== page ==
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I have to prove the following assertion: given a tournament graph with $n$ vertices, $n\geq 5$, there can be made an arrangement of the arcs such that between any two vertices exists at least one way of length at most $2$. Any ideas? Thank you!

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    $\begingroup$ What have you tried? Where did you get stuck? We want to help you with your specific problems, not just do your (home-)work. However, as it is we don't know what this problem is and thus how to help. See here for a relevant discussion. If you are uncertain how to improve your question, why not ask around in Computer Science Chat? $\endgroup$ – Raphael Dec 8 '14 at 14:51
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You asked the question in a little vague way, so let me go over the notions you use. A tournament is a directed graph so that between every two vertices there exists one directed edges. Now, we can thing of the vertices as the numbers $1$, $2$, $\dots,n$. If we direct the edges from $i$ to $j$ whenever $i < j$ then between any two vertices $i$ and $j$ where $i<j$ there is one directed path (what you call "way") of length 1 and unless $j=i+1$ there is one or more paths of length 2. You can start with this example and think what edges to reverse to get the property you want.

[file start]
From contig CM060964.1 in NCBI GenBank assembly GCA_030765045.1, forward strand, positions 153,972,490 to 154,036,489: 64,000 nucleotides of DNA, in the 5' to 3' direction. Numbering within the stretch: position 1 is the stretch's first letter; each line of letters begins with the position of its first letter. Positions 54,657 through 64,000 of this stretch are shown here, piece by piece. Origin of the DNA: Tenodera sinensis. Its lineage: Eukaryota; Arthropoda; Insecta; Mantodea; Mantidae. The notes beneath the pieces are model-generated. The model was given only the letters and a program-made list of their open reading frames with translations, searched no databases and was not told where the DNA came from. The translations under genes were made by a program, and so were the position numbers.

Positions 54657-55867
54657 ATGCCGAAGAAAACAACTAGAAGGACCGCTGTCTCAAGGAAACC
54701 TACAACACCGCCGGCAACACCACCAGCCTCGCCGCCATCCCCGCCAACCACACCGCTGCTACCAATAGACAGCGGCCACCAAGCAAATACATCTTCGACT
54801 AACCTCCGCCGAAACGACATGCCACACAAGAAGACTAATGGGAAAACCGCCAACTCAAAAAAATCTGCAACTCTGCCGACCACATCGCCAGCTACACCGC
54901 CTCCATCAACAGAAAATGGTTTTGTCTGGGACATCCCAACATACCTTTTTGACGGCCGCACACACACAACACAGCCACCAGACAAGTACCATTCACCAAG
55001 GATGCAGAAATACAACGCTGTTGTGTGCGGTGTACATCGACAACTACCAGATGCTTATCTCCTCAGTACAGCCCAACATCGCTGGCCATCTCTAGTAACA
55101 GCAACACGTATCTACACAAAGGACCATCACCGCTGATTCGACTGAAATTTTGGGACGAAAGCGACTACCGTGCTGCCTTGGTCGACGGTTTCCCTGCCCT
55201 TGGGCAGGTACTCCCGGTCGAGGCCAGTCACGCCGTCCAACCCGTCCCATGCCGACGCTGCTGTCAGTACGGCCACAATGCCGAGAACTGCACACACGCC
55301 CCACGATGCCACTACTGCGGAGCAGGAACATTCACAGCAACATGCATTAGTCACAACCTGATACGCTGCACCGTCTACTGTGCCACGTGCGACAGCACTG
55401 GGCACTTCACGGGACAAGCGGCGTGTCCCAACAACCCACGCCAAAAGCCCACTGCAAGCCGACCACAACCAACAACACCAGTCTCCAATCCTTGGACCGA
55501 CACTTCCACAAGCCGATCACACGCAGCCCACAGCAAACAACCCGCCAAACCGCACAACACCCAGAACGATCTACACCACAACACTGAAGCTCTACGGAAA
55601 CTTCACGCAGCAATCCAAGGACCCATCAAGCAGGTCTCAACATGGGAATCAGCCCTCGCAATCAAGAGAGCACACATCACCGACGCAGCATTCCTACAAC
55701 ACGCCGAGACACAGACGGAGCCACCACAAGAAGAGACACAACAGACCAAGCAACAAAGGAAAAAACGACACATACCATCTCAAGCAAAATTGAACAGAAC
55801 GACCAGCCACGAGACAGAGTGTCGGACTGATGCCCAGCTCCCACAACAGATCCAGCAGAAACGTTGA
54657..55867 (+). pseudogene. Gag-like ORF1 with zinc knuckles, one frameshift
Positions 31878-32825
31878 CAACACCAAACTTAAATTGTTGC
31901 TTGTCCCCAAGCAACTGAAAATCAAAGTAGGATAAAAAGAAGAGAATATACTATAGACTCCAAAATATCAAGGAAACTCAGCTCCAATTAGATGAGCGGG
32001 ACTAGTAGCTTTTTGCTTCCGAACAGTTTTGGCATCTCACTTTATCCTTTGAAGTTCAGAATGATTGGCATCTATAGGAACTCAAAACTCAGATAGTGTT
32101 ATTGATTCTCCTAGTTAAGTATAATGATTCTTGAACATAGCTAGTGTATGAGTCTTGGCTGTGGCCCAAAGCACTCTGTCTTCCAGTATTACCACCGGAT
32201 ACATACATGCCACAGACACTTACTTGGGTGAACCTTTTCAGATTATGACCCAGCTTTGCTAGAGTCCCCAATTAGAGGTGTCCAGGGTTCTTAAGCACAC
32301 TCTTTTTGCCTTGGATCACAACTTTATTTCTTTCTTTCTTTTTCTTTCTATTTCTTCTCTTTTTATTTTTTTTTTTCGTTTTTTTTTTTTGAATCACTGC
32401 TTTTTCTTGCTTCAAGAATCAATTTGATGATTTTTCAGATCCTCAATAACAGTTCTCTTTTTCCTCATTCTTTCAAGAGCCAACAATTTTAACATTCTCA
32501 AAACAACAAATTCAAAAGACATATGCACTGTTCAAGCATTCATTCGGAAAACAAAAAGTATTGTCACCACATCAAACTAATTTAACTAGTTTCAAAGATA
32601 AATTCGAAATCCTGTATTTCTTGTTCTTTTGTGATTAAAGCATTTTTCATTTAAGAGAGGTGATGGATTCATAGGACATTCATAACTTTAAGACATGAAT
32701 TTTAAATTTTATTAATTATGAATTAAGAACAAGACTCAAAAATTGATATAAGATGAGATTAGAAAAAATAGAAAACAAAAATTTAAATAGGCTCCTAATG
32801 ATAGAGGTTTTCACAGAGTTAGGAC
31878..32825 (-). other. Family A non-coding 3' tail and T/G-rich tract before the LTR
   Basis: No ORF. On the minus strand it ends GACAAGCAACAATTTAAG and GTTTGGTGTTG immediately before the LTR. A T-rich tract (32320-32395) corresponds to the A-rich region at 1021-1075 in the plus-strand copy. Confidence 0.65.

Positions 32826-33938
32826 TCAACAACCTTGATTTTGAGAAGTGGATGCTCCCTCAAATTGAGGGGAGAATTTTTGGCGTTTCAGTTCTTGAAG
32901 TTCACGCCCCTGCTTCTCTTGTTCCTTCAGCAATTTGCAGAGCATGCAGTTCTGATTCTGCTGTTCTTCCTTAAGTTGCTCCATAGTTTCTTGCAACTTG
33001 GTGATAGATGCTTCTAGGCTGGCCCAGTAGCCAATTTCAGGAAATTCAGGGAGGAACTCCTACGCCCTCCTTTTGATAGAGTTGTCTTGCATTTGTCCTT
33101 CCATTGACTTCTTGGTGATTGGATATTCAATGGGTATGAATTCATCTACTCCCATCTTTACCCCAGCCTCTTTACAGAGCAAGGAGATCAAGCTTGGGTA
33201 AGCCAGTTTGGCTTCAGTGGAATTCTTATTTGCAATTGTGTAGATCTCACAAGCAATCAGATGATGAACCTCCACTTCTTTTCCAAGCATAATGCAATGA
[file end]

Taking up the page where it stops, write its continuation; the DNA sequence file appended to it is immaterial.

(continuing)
(Another more advanced idea would be to look what is happening when you direct the edge between $i$ and $j$ at random. This should work to show what you want, but making this proof works for $n \ge 5$ in a natural way may be very challenging.)

I hope this is helpful.

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    $\begingroup$ Welcome to CS Stack Exchange, Gil! $\endgroup$ – David Richerby Dec 25 '14 at 10:09

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